3. Egypt

More Arab than African and with a recorded civilisation going back centuries, Egypt is one of the first nation states in the world. It regained its independence (from Britain) in 1953 – earlier than Algeria, Nigeria or South Africa.

Egyptian architecture and the low-perspective, hieratic styles of Egyptian art have undergone several revivals in the Western world.

The “Cleopatra’s Needles” that stand in London, Paris, and New York City are examples of these transported obelisks. Egyptian architectural motifs appear in the Hypnerotomachia Poliphili, and Athanasius Kircher’s Oedipus Aegyptiacus contains a fanciful attempt to translate Egyptian hieroglyphics.

4. Kenya

Kenya is a powerhouse in human resource capital. With the most educated population on the continent its also the fastest growing ICT hub in the continent. Its infrustructural development is fast catching up with south Africa and other Arab African countries. Its main strength is o its human capital where its professional traverse the globe.

It was recently voted as the one of the best places to live in the world

plan of building an ICT park in Kenya like the one in California Kenya is showing great potential.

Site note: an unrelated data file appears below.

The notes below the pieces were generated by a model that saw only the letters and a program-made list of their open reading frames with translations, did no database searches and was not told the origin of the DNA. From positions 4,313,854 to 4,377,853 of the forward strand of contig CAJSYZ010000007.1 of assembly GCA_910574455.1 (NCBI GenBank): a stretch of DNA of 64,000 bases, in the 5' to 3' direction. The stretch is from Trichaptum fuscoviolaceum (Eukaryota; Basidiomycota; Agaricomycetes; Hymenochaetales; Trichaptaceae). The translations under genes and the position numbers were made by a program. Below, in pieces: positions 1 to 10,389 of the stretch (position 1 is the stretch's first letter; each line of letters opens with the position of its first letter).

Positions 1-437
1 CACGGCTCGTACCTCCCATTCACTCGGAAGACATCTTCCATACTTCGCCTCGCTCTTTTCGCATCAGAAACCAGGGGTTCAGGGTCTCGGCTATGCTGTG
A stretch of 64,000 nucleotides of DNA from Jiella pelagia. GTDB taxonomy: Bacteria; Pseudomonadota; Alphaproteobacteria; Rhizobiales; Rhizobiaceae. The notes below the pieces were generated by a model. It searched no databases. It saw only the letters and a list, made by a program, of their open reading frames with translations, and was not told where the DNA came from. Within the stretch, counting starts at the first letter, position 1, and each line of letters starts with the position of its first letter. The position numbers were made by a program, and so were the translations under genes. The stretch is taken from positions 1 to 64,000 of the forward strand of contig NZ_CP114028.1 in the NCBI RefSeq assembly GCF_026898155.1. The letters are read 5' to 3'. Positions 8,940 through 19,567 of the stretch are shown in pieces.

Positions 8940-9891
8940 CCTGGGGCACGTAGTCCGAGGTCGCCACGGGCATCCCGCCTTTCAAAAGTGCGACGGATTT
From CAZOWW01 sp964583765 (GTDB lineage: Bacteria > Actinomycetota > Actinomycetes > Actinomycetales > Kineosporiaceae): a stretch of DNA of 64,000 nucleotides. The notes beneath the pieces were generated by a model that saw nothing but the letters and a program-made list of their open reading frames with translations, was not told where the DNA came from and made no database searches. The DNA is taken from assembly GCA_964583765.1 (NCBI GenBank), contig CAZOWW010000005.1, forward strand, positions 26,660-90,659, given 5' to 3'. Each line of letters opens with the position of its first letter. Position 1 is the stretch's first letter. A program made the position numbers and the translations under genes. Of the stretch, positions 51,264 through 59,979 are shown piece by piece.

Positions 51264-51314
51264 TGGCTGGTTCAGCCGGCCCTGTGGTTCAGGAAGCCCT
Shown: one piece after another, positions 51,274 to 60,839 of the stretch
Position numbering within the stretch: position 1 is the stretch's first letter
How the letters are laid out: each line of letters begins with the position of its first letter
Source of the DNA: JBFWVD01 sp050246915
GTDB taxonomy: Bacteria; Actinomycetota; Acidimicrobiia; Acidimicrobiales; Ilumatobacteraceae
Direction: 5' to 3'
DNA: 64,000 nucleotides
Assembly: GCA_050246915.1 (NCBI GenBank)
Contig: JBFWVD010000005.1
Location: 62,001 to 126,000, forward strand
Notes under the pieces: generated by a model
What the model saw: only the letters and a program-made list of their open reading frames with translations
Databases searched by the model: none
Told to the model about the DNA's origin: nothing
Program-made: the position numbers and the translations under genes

5. Morocco

Morocco is undeniably becoming a strategic platform to address the African continent. An increasing number of global companies choose to step in, first in Morocco, to then gain a faster access to other African markets. Its geographic proximity to Europe, its political stability and its competitive workforce constitute a powerful advantage.

Morocco has avoided the carnage and instead furthered its appeal as one of Africa’s top business destinations.

6. Nigeria

Nigeria, the country with the largest economic and power potential on the continent, faces different challenges from the other countries of the Big Five – although it shares a common history with Ethiopia, Egypt and Algeria, having experienced 33 years of military rule since independence in 1960. The Nigerian economy is dominated by its hydrocarbon sector, which suppresses the development of other economic sectors, manufacturing in particular, by increasing the relative value of its currency, the naira.